DHS declined to comment.
The recruitment campaign appears to be part of a broader push by the agency to accomplish President Trump’s order, handed down during his first week in office, to hire an additional 5,000 Border Patrol agents and 10,000 immigration officers.
The necessity of the additional manpower is debatable. A 2017 analysis by the Washington Office on Latin America found that each Border Patrol agent only apprehends an average of nine migrants over the course of an entire year, or roughly one every six weeks. There’s been a recent uptick in arrivals at the border, however, and the Trump administration’s sweeping crackdown on immigrants has strained DHS resources.
Trump’s 2019 budget request calls for another $211 million to spend on Border Patrol hiring. CBP’s recruitment budget nearly doubled to $12.7 million in 2017 from $6.4 million in 2015, while Border Patrol’s increased to more than $1 million from $433,000 over the same period, according to a study released in June by the nonpartisan Government Accountability Office. CBP signed a 5-year, $297 million contract in 2017 with the consulting firm Accenture to recruit agents.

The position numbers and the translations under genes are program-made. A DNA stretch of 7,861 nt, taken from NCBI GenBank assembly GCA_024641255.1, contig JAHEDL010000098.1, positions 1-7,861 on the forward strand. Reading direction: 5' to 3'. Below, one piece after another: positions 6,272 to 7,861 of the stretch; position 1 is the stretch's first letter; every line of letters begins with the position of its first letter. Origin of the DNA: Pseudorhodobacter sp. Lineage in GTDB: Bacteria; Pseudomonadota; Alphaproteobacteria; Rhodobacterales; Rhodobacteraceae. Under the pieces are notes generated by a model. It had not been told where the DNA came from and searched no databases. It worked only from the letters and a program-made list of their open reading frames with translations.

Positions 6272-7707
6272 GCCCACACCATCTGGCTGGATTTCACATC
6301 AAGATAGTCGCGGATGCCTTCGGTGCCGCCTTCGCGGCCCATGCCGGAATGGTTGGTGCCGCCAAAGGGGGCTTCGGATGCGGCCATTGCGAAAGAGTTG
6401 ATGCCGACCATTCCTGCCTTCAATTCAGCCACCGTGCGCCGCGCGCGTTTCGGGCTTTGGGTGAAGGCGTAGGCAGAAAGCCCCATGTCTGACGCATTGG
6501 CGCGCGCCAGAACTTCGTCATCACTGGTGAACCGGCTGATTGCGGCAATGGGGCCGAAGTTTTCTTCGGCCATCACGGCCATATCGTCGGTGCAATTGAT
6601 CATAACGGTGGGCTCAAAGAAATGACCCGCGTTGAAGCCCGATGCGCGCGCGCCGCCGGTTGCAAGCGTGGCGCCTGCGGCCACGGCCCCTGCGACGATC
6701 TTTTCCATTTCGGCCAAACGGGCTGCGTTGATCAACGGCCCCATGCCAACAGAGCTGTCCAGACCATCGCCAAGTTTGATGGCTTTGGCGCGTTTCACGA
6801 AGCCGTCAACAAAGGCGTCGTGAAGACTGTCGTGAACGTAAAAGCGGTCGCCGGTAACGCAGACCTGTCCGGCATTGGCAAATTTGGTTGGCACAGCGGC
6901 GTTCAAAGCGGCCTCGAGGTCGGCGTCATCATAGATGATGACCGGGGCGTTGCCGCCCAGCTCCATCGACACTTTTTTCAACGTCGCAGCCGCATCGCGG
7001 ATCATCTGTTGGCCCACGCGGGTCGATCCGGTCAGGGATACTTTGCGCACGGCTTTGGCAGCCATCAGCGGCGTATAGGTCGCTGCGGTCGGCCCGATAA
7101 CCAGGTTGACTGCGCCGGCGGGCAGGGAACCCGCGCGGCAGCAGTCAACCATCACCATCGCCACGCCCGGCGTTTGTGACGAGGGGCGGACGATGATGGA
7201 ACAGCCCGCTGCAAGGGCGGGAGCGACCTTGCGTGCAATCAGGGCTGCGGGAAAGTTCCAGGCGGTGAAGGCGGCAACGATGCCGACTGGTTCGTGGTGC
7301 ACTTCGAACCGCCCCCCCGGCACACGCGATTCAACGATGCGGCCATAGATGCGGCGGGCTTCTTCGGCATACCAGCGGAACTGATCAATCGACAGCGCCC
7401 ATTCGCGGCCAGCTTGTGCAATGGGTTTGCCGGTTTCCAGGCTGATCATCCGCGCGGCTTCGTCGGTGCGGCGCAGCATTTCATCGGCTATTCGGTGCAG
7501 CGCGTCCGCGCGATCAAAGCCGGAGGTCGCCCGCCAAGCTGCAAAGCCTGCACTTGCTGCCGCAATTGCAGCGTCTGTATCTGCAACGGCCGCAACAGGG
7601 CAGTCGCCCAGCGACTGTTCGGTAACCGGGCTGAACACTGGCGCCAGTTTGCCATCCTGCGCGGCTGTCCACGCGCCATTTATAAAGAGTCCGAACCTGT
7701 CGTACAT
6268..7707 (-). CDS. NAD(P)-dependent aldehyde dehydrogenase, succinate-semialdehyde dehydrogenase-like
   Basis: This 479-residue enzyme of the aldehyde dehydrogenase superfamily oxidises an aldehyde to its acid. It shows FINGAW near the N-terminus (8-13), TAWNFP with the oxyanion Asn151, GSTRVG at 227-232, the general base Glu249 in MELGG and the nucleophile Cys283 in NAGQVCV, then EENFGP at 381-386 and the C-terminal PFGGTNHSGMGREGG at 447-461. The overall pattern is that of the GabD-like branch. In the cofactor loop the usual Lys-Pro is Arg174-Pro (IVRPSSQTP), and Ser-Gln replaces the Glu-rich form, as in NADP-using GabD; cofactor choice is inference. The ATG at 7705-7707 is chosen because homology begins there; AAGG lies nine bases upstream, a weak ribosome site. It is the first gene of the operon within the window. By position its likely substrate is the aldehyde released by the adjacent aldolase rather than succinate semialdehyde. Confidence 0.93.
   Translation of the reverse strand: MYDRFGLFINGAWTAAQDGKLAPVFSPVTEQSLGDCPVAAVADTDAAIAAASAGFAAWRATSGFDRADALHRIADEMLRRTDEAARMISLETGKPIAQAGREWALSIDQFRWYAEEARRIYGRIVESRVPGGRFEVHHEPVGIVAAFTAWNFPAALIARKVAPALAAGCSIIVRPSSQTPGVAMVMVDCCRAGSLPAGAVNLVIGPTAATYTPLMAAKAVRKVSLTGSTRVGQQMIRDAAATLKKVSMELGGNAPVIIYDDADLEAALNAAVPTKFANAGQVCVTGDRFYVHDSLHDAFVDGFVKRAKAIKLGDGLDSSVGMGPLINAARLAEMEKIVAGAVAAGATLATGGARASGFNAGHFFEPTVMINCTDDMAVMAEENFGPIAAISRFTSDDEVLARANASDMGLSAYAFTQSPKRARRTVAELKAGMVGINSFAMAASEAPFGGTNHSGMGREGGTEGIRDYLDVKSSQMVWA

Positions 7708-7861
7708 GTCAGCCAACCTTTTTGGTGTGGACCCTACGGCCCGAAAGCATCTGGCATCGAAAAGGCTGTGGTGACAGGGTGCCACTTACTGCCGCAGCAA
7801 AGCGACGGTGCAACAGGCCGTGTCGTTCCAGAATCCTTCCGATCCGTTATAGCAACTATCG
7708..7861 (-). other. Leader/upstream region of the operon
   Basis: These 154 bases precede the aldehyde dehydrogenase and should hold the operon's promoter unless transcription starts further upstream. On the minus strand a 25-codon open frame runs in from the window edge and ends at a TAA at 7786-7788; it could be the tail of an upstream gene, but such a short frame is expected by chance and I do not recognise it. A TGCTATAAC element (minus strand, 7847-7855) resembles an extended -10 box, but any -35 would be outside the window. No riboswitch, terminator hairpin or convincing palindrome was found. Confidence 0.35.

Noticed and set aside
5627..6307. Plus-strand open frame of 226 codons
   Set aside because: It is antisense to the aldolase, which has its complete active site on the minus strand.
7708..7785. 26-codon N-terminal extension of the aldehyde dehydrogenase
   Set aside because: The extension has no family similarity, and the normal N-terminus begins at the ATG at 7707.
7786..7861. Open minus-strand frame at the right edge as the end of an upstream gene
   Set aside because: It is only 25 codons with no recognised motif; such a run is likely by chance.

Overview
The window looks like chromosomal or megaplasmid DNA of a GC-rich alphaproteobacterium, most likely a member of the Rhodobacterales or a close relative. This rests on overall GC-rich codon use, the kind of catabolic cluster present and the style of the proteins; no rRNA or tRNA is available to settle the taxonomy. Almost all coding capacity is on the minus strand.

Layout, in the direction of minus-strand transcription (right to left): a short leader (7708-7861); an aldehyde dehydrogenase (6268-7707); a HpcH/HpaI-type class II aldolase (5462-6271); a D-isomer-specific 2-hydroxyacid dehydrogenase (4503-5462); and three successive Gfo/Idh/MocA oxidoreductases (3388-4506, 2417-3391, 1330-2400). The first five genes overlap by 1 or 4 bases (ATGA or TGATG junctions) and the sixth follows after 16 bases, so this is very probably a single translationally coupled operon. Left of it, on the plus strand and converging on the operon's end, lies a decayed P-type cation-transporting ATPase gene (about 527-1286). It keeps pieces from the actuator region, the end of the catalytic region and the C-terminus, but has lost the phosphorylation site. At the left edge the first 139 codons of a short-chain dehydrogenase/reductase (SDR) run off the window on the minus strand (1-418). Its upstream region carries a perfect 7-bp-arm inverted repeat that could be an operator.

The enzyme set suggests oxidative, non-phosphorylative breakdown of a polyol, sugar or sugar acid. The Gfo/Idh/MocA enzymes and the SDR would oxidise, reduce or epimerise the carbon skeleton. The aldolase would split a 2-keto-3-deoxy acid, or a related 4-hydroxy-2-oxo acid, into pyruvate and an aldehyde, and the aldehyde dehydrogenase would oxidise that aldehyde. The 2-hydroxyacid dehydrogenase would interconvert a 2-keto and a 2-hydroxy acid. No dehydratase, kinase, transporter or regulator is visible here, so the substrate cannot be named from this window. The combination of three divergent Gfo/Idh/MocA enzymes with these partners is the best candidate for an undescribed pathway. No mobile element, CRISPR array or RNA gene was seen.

Despite the presidential mandate and taxpayer money to burn, the GAO study found that DHS agencies “have consistently remained below authorized staffing levels.” Border Patrol actually lost 1,838 more workers than it was able to hire from 2013 to 2017, a net decrease attributed to difficulties filling undesirable postings in remote areas and a lengthy hiring process that makes it hard to replace workers who leave.
A 2017 report from the DHS Office of the Inspector General found that the agency wasted about $5 million by giving more than 2,300 polygraph tests to applicants who were already barred from the job due to “significant pre-test admissions of wrongdoing.”
Another Inspector General’s report last year estimated that in order to meet Trump’s hiring goal, Border Patrol and ICE would need to process roughly 750,000 and 500,000 job applications, respectively. The GAO study noted that CBP applications increased amid the recruitment efforts, climbing to 91,000 applications in 2017 from 27,000 in 2013. Still, less than 3 percent of people who apply to be CBP agents are hired, and just 1.3 percent of Border Patrol applicants ended up getting the job.